• $\begingroup$ ... in fact I think arguably the retinae could be considered part of the brain. In any case they connect to the brain via the optic nerves, and the spinal cord isn't in that path at all. $\endgroup$ Jan 10 '17 at 12:02
  • $\begingroup$ @Steve Jessop: Not only is it false, there's still the whole question of whether the response the brain comes up with is actually appropriate. Present the same "man with knife" stimulus to a random sample of people, and I think you're likely to get a wide range of responses. $\endgroup$
    – jamesqf
    Jan 11 '17 at 8:26
  • $\begingroup$ @jamesqf of course it goes without saying that each individual's reaction will vary due to several factors: situation, environment raised in, personality, self-confidence, etc. However, it I no question that every single person WILL react and upon impulse too; since not a single person will do nothing at all (obviously) $\endgroup$
    – Alex P
    Jan 11 '17 at 8:39


Optical illusions trick your brain and elicit an inappropriate response. Of course optical illusions don’t need to be engineered, they abound in reality (remember The Dress that went viral two years ago)?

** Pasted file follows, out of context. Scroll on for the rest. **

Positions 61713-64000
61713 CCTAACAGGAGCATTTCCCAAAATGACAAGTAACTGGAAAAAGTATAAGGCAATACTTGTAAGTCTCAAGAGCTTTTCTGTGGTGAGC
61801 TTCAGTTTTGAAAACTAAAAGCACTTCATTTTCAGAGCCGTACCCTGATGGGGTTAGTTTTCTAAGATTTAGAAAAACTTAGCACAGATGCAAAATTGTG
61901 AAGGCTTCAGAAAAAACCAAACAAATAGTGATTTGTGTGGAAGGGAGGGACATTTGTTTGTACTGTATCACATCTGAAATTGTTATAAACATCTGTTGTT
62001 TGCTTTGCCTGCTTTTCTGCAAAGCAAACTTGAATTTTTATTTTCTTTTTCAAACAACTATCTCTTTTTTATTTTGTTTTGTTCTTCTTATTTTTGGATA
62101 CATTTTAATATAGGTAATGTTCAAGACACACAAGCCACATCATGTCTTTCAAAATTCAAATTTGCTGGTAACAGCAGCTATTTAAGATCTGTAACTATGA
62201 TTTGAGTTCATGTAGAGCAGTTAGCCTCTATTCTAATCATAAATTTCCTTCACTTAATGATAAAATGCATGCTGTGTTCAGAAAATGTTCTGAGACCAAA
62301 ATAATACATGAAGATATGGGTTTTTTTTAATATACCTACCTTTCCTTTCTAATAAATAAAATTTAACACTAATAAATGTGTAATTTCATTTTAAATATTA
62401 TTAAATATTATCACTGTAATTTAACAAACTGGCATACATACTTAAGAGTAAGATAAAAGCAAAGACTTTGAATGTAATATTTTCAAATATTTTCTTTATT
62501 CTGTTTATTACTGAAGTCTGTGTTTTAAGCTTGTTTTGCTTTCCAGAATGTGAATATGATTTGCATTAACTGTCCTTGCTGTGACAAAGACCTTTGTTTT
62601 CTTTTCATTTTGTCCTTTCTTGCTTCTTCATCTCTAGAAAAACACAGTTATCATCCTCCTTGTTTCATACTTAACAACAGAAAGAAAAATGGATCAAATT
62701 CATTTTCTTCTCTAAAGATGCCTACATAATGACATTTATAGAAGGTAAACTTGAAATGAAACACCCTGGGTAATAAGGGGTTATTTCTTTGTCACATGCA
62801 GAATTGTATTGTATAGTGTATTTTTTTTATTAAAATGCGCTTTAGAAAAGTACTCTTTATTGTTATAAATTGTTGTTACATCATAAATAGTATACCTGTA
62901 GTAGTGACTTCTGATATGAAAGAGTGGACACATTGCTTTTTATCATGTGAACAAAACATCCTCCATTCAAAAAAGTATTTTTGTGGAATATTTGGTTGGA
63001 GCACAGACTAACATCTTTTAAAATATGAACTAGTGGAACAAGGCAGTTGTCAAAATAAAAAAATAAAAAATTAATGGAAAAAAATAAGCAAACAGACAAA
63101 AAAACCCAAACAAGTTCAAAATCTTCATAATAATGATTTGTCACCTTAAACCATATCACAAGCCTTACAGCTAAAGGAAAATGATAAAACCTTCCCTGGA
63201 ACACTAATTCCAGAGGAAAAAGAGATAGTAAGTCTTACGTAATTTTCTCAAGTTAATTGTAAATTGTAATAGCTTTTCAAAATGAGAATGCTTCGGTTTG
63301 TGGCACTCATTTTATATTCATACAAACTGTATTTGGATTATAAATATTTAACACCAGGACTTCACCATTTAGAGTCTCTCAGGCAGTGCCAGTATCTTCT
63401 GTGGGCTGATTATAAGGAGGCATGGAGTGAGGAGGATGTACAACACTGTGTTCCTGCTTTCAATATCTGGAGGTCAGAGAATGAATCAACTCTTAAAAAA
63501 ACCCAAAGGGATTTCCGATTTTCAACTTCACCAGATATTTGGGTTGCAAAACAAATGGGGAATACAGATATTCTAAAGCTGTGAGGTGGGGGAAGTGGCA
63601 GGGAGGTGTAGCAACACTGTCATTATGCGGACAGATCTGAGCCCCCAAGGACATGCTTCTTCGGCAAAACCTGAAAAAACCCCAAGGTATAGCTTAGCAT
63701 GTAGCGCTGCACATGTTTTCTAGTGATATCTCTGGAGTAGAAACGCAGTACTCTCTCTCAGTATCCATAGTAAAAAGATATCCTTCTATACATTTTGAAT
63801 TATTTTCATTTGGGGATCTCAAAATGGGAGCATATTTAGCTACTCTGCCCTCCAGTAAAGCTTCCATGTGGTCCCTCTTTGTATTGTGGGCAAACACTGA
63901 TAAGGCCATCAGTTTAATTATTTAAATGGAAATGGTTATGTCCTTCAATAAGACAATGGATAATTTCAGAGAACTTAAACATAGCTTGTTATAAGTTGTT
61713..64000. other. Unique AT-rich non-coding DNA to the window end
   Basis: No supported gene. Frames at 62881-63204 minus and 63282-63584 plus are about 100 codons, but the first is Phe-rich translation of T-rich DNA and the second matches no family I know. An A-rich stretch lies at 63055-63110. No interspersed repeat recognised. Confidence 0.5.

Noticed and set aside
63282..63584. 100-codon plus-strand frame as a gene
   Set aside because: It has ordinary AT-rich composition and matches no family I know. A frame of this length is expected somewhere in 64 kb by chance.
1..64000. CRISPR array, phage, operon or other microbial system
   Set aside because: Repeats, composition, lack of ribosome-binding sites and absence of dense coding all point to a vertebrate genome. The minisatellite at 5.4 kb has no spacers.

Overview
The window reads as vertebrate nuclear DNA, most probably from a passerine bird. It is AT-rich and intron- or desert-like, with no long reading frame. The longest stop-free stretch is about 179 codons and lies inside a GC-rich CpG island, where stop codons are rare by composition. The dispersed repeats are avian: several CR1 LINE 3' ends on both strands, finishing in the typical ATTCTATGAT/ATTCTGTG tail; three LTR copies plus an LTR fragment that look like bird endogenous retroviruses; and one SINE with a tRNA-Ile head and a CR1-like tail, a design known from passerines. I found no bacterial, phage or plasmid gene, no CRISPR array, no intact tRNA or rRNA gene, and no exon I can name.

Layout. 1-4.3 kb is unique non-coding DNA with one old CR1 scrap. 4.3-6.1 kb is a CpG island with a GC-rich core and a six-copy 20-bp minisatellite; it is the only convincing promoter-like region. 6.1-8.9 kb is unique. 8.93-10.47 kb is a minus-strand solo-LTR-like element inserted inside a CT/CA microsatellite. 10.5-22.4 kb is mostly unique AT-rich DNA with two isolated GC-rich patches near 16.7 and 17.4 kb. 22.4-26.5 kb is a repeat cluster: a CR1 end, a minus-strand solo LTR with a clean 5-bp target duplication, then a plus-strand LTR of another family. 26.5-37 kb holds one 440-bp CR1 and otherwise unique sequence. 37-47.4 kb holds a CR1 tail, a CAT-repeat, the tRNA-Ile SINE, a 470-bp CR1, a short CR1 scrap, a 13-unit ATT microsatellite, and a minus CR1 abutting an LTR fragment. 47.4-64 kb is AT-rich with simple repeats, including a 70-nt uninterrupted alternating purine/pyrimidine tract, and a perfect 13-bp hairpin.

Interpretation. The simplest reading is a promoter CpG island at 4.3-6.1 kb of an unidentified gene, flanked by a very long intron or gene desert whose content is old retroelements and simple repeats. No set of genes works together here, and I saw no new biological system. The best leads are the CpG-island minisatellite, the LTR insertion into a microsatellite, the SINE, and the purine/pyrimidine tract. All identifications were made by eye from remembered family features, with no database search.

In addition to optical illusions, other senses can be tricked. There are auditory illusions, an illusory sense of touch, etc.

  • $\begingroup$ I can barely look at that. What's actually going on in it? It's like it's moving. Wow! It's weird. Now it's sliding. It's worse if you focus your eyes, if you unfocus your eyes it's easier to look at. I still can't figure it out. What's it doing? $\endgroup$ Jan 10 '17 at 18:06
  • $\begingroup$ @DanielCann It’s really just straight, equidistant, parallel lines with black/white coloured square boxes between them. The sequences of boxes in each row are offset at different distances from the left side. That’s all there is to it. $\endgroup$ Jan 10 '17 at 18:11
  • $\begingroup$ How do you know? We're both human, and it's an optical illusion which is designed to deceive humans. $\endgroup$ Jan 10 '17 at 18:20
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    $\begingroup$ @DanielCann Well I mean you can simply check with a straightedge and a set square/triangle/compass … $\endgroup$ Jan 10 '17 at 18:43
  • $\begingroup$ @DanielCann: or assuming you trust your PC not to conspire with Konrad to trick you, zoom in on the image in any image-editing program. The illusion doesn't work on a small enough section. Then you'll see that nothing's moving and everything in any given small section of the image is straight and square. Pan around the image until you're convinced it's true everywhere. $\endgroup$ Jan 14 '17 at 19:30

The answer to the question is if thinking is always a response to some external stimuli depends if we consider the memory. Thinking about the event in the past is surely possible many years after the stimuli is long gone. Continuous stimuli from the environment may not be required for the thinking process itself as spontaneous brain activity exists as well.